Sunday, August 15, 2010

Exploring Civilization

Sooner or later, most parties end up spending a fair amount of time in cities, and not just shopping and carousing. The thing is, the level of danger and the scale of time assumed in dungeons and the wilderness are not really appropriate for most city encounters. Sometimes they work, of course, as in the case of slow-crawling a dangerous series of alleys using a slight adaptation of the rules for dungeon exploration. Sometimes, however, there are cases where the referee wants the character's to more carefully manage time or otherwise face them with the problem of managing their resources in city life. While most campaigns will have no or only rare use for such rules, there are any number of cases where they might be appropriate:
  • The party has decided to split up and meet in a few days time, and the referee wishes to impose some order on the process of resolving the actions of each character in the limited time available.
  • The player characters are living on the streets and have to scrabble to secure food and shelter each day.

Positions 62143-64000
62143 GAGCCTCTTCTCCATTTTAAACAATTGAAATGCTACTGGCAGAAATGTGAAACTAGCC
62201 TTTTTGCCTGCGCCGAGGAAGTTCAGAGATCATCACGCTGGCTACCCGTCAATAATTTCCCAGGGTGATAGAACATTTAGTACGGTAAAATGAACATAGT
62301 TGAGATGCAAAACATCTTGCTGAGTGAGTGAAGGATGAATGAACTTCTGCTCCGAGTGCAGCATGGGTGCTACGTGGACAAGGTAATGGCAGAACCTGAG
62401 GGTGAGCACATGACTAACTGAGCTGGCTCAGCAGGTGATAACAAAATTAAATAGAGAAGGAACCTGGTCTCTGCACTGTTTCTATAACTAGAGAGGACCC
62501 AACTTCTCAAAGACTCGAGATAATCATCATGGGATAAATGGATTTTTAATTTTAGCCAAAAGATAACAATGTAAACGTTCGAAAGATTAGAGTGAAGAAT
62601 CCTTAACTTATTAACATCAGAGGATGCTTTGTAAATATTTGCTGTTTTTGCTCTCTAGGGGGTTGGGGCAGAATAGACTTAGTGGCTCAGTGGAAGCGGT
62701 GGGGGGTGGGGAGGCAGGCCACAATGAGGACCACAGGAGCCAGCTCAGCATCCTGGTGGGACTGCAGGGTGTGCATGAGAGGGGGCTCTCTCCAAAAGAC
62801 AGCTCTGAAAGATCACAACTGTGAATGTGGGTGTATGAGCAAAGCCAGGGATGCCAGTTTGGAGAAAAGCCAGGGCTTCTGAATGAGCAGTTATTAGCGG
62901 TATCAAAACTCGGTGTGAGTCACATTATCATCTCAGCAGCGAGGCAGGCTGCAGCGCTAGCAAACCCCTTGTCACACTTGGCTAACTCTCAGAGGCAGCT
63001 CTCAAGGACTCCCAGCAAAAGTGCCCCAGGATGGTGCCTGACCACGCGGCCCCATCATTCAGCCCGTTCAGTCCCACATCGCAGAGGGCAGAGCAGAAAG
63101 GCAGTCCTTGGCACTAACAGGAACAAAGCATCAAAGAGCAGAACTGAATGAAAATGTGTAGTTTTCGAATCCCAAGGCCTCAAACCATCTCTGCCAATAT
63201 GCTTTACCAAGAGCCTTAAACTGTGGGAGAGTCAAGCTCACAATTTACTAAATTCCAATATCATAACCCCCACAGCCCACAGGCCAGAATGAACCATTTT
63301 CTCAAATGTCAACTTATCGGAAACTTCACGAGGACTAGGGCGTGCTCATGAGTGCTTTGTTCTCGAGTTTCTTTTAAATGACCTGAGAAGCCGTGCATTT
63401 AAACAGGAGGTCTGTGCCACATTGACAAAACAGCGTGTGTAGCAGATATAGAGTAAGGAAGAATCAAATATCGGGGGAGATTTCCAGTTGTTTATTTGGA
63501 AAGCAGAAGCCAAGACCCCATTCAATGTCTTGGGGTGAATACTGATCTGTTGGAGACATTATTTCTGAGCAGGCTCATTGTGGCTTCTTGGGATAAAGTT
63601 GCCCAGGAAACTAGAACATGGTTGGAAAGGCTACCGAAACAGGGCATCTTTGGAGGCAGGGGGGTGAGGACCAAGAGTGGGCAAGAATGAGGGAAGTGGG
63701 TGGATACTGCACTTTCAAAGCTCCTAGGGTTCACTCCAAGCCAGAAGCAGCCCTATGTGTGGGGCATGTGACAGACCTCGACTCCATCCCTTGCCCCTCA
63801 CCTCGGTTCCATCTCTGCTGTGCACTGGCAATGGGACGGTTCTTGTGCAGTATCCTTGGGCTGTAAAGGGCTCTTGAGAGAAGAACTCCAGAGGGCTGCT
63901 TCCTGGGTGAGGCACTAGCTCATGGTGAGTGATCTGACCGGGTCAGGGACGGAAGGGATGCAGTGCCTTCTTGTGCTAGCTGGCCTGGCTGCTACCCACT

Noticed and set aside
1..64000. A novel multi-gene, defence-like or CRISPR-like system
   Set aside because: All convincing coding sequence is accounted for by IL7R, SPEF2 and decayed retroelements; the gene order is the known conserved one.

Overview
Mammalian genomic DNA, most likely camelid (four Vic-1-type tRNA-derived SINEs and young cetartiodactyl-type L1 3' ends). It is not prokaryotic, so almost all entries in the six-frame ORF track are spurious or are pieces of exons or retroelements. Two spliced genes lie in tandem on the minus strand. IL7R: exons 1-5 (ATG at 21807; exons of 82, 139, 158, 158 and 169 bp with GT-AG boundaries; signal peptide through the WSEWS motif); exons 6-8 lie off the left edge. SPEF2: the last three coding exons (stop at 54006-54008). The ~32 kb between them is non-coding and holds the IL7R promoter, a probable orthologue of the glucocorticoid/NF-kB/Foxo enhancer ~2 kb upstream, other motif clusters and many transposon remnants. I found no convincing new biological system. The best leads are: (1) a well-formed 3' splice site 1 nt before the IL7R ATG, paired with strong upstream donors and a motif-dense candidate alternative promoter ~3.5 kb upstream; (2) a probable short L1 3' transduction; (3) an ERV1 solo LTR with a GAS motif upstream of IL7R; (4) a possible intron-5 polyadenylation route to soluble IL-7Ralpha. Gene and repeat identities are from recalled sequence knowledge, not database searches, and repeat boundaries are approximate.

• The party is on the lamb and only strays out of rookeries and safe-houses at considerable risk.
  • The characters are metics in an unfriendly city, such as surface dwellers visiting a an underground city of dark elves, and may only venture out of their domicile in the foreign quarter in numbers and at some risk, or only at certain times of the day.
  • The players are assisting (or are members of) the city watch, or are actively involved in its defense and must spend much of their day patrolling or manning defenses. Similarly, the characters may be hunting criminals or looking to settle a personal vendetta with someone hiding in civilized lands.
  • The characters are planning a major heist and have limited time available to prepare before the only window of opportunity to do the job.
  • The party is exploring a large ruined city, perhaps one that is only partially deserted, that is larger in scale and safer than a dungeon, but not so large or uninhabited to be treated as wilderness.